Criminal Justice Degrees - Columbia Southern University
Let Columbia Southern University help you change your community with an MBA in...
By Mark Tarte
In those cases where force is used—and we are most likely to be sued—we seem to be ashamed to tell the truth and admit that we hit, punched, kicked, bit, scratched, and otherwise got nasty with some miscreant.
By Dean Scoville
Howell leaned forward in pain, his ballistic vest rode up on his torso. A second round tore through his driver's side door, passed through his seat, and struck him in the back. Like the first, this round passed through Howell before striking Jones in the face.
By Dave Smith
Ah, but the healing is a wonderful thing to see. Daily, each of you earn more and more and more honor for us all. Your courage, your actions, your compassion, is an hourly ratcheting up of our honor.
By Amaury Murgado
The reactionary gap is the distance you must keep between you and the suspect in order for you to respond to any sudden threat. That distance tends to be six to nine feet if you can see the suspect's hands, and 25 feet if you can't. The danger zone is anywhere inside the reactionary gap.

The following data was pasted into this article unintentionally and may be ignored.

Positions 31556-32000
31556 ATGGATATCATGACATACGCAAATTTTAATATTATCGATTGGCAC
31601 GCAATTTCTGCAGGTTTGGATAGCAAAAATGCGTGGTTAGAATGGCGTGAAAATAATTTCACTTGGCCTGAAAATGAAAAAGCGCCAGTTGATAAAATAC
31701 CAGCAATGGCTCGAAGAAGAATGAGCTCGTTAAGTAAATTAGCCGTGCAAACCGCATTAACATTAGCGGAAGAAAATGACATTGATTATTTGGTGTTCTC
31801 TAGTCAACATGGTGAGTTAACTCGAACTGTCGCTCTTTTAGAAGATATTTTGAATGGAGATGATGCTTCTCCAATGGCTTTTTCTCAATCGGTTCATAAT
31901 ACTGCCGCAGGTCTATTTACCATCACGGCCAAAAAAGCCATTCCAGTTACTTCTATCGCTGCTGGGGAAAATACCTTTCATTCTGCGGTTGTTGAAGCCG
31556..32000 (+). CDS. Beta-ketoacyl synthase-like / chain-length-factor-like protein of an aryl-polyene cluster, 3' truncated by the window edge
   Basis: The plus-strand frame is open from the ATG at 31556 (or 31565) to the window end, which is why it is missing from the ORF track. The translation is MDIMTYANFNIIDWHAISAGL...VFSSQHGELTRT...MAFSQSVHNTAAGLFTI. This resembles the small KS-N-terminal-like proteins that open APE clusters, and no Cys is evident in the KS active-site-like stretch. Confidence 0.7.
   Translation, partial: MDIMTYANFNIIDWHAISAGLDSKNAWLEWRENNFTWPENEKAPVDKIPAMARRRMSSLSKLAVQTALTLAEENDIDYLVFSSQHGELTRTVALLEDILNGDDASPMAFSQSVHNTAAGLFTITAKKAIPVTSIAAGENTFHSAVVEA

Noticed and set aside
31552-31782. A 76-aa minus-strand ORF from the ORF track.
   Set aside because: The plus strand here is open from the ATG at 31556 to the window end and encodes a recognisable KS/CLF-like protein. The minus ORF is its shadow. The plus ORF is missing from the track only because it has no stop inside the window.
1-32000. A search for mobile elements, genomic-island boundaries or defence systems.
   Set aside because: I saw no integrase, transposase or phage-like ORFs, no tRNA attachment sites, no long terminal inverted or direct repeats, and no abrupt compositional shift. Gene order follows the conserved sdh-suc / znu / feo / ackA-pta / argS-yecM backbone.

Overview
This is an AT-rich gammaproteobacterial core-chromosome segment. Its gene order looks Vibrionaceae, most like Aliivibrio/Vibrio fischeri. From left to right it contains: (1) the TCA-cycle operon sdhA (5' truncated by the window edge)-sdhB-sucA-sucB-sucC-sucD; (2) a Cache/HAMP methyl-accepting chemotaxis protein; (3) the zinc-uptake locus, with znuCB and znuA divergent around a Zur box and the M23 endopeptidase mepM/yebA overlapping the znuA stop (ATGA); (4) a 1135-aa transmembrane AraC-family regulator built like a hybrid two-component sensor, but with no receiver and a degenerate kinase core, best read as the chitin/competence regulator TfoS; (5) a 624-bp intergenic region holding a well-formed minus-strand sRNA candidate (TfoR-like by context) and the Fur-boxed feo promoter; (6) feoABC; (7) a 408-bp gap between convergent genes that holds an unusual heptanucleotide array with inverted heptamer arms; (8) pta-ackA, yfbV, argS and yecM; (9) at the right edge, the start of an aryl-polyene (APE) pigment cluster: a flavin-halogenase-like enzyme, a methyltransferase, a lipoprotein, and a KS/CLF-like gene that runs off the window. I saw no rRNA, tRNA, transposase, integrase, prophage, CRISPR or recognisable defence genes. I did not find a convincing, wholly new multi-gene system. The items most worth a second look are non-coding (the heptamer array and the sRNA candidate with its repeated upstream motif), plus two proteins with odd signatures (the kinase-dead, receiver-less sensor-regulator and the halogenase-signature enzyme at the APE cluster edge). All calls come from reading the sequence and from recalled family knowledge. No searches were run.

By Jon Adler
For more than two centuries, the U.S. Coast Guard has served diligently every day as America's leading maritime law enforcement agency.
By Michael Schlosser
You have to make split-second decisions when it comes to use of force while effecting an arrest. Training in strategy and tactics, control and verbal techniques, and proper use of force are essential for you to make proper decisions.
There is an old saying that says in order to receive, you must first give. Giving back to the community is critical if you want its help. The key to getting the community to help you revolves around your getting involved with the community.
If ever a cop had to concern himself with providing for his family today and tomorrow, it is now. To that end, some cops have taken on second and even third jobs; others have deferred their retirement. And still they worry.
By Mark W. Clark
With the help of strategic partnerships and programs aimed at treating addicted officers, treatment centers are opening their doors to first responders, helping them get better and return to work.
By Will Brink
What SWAT fitness experts are discovering is that some of this wear and tear and incapacitation can be avoided with "smart" training instead of "hard" training. Smart training is real-world oriented and job applicable. It's not just training for the sake of training.